The Aftermath

Photo courtesy of the Hawaii Dept. of Land and Natural Resources.

By Jack Kiyonaga, Editor

“Lahaina is love,” said Christina Nakihei. “If Lahaina and Molokai were brother and sister, they would be twins. It’s the exact same way as back home…Everyone is trying to help each other succeed.” 

Nakihei grew up on Molokai and then followed in the footsteps of her father, boarding at Lahainaluna High School. 

The connection between Molokai and Lahaina is evident, everywhere. The two communities have been linked for generations. 

“Lahaina is just like Molokai, it’s like home,” said Marcus Dudoit. “A lot of Molokai guys used to work in Lahaina. My grandfather used to work in the hotel.” 

Dudoit had moved to Lahaina for work back in March. He was living with family when the fire overwhelmed the town on Aug. 8. 

Dudoit said they had almost no warning the fire was coming. With only a couple minutes to pack, Dudoit, accompanied by his sisters, older brother and sister-in-law, tried to leave by car before hitting standstill traffic. Finally, they abandoned their car in traffic and took off on foot. 

The tragedy unfolded all around him. 

“The kupunas were telling us ‘Don’t save us, we’re going to die already,’” he said. 

Almost a week later, when Dudoit spoke with The Dispatch, he was wearing the shirt of the Kaialoha Supply where he’d worked in Lahaina, his voice still affected by the smoke. 

Dudoit and his siblings were able to make it to an emergency shelter. Their family sent a boat the next day from Molokai to pick them up. Now, Dudoit is helping with relief efforts and dealing with the aftermath. 

Photo by Jack Kiyonaga.

“I woke up and thought it was all a dream,” said Dudoit. For a couple days he shared a bed with his brother and would wake up feeling to make sure he was still there.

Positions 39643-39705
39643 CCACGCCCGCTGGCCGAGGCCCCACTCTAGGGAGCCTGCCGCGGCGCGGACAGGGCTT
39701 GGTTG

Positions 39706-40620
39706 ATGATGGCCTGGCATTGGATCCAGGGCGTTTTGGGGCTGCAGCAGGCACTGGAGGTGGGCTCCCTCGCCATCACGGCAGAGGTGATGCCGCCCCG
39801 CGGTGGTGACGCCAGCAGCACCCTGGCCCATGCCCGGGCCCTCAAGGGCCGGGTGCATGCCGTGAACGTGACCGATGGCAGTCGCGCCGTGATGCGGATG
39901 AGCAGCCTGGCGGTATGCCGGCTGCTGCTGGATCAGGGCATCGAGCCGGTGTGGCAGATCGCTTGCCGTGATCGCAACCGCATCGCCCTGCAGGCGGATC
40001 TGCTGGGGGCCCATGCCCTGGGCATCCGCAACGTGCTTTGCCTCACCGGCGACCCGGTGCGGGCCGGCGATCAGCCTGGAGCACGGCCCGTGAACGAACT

Like many Molokai families, Kim Svetin’s also includes members in Lahaina. 

Svetin, who is president of Molokai Drugs, explained that 25 percent of her family is from Lahaina. Family homes of her cousins and aunts, where Svetin had learned to ride a bike, are all gone. 

Now, she is focused on continuing to support relief efforts. 

“Small things count,” said Svetin. The first item many women in Maui said they needed were simple feminine items like makeup, wallets, nail clippers, soaps and hairbrushes according to Svetin. 

To this end, she has been working with local fisherman groups from Molokai doing daily deliveries of meat and supplies to families who live off the grid in Maui in areas severely affected by the fires. 

“Most of them don’t have phones, don’t have cash app or Venmo,” explained one boat captain. Our duty is to “remind them that they are not alone” and to “find a way to show our aloha,” he explained.   

The Molokai-based nonprofit ‘Aina Momona has also continued to fundraise for Maui, donating $1.25 million to relief efforts. 

Cedric Duarte, a spokesman for ‘Aina Momona, explained that “the focus has certainly been on getting resources directly into the hands of those affected.” 

Towards this goal, ‘Aina Momona has links on their website where people can give money directly to Maui families. 

Duarte likewise explained that “this tragedy has really showcased how island communities can come together and support each other…It speaks to the closeness of our island communities.” 

Molokai’s County Councilmember Keani Rawlins-Fernandez praised Molokai’s support efforts, while encouraging residents to find a balance between generosity and ensuring the community retains enough resources in worst case scenarios. 

“Molokai, we very much want to give but we only get a barge twice a week. We have to remember that we are still in hurricane season… we have to make sure that we are also taking care of our own community so that we are not in a worse off situation if disaster suddenly hits us,” said Rawlins-Fernandez. 

Kaunakakai, like Lahaina and many of the county’s older towns, has similarly aging buildings and overhead electrical infrastructure that could contribute to a fire scenario, Rawlins-Fernandez suggested. She encouraged funding be put into burying electrical lines as a preventative measure. 

As the true toll of the historically deadly fires continues to rise, Maui County has started to release the identities of victims, with more than 1,000 people still unaccounted for. As of Aug. 18, the number of confirmed victims from the Lahaina fire was at 114, with nearly half of the area still to be searched. The Molokai community mourns the loss of Melva Benjamin, age 71, and Alfredo Galinato, age 79. 

While Marcus Dudoit’s home and the store where he worked are gone, he says he plans on returning to Lahaina. For now, he is taking it “one day at a time.”


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